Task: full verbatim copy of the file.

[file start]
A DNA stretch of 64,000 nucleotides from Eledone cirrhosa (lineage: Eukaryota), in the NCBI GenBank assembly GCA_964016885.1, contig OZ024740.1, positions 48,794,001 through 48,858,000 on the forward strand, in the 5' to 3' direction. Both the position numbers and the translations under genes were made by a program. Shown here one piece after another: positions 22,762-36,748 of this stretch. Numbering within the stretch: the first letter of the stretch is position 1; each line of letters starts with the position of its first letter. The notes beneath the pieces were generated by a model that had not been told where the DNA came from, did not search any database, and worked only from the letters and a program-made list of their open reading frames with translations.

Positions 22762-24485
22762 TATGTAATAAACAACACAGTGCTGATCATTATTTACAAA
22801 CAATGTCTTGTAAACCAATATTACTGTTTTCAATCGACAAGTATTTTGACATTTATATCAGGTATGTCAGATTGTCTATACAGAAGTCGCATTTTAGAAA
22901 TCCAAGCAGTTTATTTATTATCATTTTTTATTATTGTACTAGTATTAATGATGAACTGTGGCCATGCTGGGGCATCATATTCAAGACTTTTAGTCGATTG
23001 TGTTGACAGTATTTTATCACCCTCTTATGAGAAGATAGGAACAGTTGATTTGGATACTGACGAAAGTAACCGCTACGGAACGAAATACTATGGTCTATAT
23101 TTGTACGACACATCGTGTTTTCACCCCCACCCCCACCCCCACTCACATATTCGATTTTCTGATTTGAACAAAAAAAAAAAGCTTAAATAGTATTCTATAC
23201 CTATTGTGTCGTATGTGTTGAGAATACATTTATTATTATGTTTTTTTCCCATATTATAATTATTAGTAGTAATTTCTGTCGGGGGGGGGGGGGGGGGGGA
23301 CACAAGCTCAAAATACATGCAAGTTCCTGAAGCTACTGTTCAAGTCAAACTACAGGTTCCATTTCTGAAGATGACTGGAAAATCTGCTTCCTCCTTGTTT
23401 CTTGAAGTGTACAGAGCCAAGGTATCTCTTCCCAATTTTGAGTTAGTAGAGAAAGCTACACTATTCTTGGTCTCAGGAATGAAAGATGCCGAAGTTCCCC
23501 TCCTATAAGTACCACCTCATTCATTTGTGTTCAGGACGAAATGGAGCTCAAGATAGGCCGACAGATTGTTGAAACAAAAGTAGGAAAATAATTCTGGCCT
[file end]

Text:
A DNA stretch of 64,000 nucleotides from Eledone cirrhosa (lineage: Eukaryota), in the NCBI GenBank assembly GCA_964016885.1, contig OZ024740.1, positions 48,794,001 through 48,858,000 on the forward strand, in the 5' to 3' direction. Both the position numbers and the translations under genes were made by a program. Shown here one piece after another: positions 22,762-36,748 of this stretch. Numbering within the stretch: the first letter of the stretch is position 1; each line of letters starts with the position of its first letter. The notes beneath the pieces were generated by a model that had not been told where the DNA came from, did not search any database, and worked only from the letters and a program-made list of their open reading frames with translations.

Positions 22762-24485
22762 TATGTAATAAACAACACAGTGCTGATCATTATTTACAAA
22801 CAATGTCTTGTAAACCAATATTACTGTTTTCAATCGACAAGTATTTTGACATTTATATCAGGTATGTCAGATTGTCTATACAGAAGTCGCATTTTAGAAA
22901 TCCAAGCAGTTTATTTATTATCATTTTTTATTATTGTACTAGTATTAATGATGAACTGTGGCCATGCTGGGGCATCATATTCAAGACTTTTAGTCGATTG
23001 TGTTGACAGTATTTTATCACCCTCTTATGAGAAGATAGGAACAGTTGATTTGGATACTGACGAAAGTAACCGCTACGGAACGAAATACTATGGTCTATAT
23101 TTGTACGACACATCGTGTTTTCACCCCCACCCCCACCCCCACTCACATATTCGATTTTCTGATTTGAACAAAAAAAAAAAGCTTAAATAGTATTCTATAC
23201 CTATTGTGTCGTATGTGTTGAGAATACATTTATTATTATGTTTTTTTCCCATATTATAATTATTAGTAGTAATTTCTGTCGGGGGGGGGGGGGGGGGGGA
23301 CACAAGCTCAAAATACATGCAAGTTCCTGAAGCTACTGTTCAAGTCAAACTACAGGTTCCATTTCTGAAGATGACTGGAAAATCTGCTTCCTCCTTGTTT
23401 CTTGAAGTGTACAGAGCCAAGGTATCTCTTCCCAATTTTGAGTTAGTAGAGAAAGCTACACTATTCTTGGTCTCAGGAATGAAAGATGCCGAAGTTCCCC
23501 TCCTATAAGTACCACCTCATTCATTTGTGTTCAGGACGAAATGGAGCTCAAGATAGGCCGACAGATTGTTGAAACAAAAGTAGGAAAATAATTCTGGCCT